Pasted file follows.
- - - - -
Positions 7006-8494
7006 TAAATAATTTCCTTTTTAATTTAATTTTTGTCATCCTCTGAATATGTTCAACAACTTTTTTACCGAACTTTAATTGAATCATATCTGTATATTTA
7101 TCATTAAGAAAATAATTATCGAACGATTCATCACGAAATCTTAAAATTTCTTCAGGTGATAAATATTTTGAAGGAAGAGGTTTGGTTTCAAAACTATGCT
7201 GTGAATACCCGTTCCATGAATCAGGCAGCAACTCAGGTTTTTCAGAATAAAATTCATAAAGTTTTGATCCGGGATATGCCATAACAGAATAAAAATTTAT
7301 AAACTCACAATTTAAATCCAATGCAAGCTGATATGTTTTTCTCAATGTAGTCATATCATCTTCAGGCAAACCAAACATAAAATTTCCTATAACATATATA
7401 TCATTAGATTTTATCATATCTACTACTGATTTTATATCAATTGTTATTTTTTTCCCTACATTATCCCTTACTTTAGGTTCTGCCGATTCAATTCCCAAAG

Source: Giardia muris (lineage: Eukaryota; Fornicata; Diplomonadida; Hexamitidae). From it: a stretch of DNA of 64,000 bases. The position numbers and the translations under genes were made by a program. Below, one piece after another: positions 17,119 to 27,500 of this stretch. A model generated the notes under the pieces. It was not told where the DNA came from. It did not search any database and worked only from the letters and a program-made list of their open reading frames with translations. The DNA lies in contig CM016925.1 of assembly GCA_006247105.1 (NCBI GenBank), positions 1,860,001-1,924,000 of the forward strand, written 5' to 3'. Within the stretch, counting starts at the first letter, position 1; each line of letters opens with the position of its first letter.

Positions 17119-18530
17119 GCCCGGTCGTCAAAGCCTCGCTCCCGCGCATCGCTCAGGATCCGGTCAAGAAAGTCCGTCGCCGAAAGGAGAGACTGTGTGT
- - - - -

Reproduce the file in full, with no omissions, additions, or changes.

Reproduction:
Positions 7006-8494
7006 TAAATAATTTCCTTTTTAATTTAATTTTTGTCATCCTCTGAATATGTTCAACAACTTTTTTACCGAACTTTAATTGAATCATATCTGTATATTTA
7101 TCATTAAGAAAATAATTATCGAACGATTCATCACGAAATCTTAAAATTTCTTCAGGTGATAAATATTTTGAAGGAAGAGGTTTGGTTTCAAAACTATGCT
7201 GTGAATACCCGTTCCATGAATCAGGCAGCAACTCAGGTTTTTCAGAATAAAATTCATAAAGTTTTGATCCGGGATATGCCATAACAGAATAAAAATTTAT
7301 AAACTCACAATTTAAATCCAATGCAAGCTGATATGTTTTTCTCAATGTAGTCATATCATCTTCAGGCAAACCAAACATAAAATTTCCTATAACATATATA
7401 TCATTAGATTTTATCATATCTACTACTGATTTTATATCAATTGTTATTTTTTTCCCTACATTATCCCTTACTTTAGGTTCTGCCGATTCAATTCCCAAAG

Source: Giardia muris (lineage: Eukaryota; Fornicata; Diplomonadida; Hexamitidae). From it: a stretch of DNA of 64,000 bases. The position numbers and the translations under genes were made by a program. Below, one piece after another: positions 17,119 to 27,500 of this stretch. A model generated the notes under the pieces. It was not told where the DNA came from. It did not search any database and worked only from the letters and a program-made list of their open reading frames with translations. The DNA lies in contig CM016925.1 of assembly GCA_006247105.1 (NCBI GenBank), positions 1,860,001-1,924,000 of the forward strand, written 5' to 3'. Within the stretch, counting starts at the first letter, position 1; each line of letters opens with the position of its first letter.

Positions 17119-18530
17119 GCCCGGTCGTCAAAGCCTCGCTCCCGCGCATCGCTCAGGATCCGGTCAAGAAAGTCCGTCGCCGAAAGGAGAGACTGTGTGT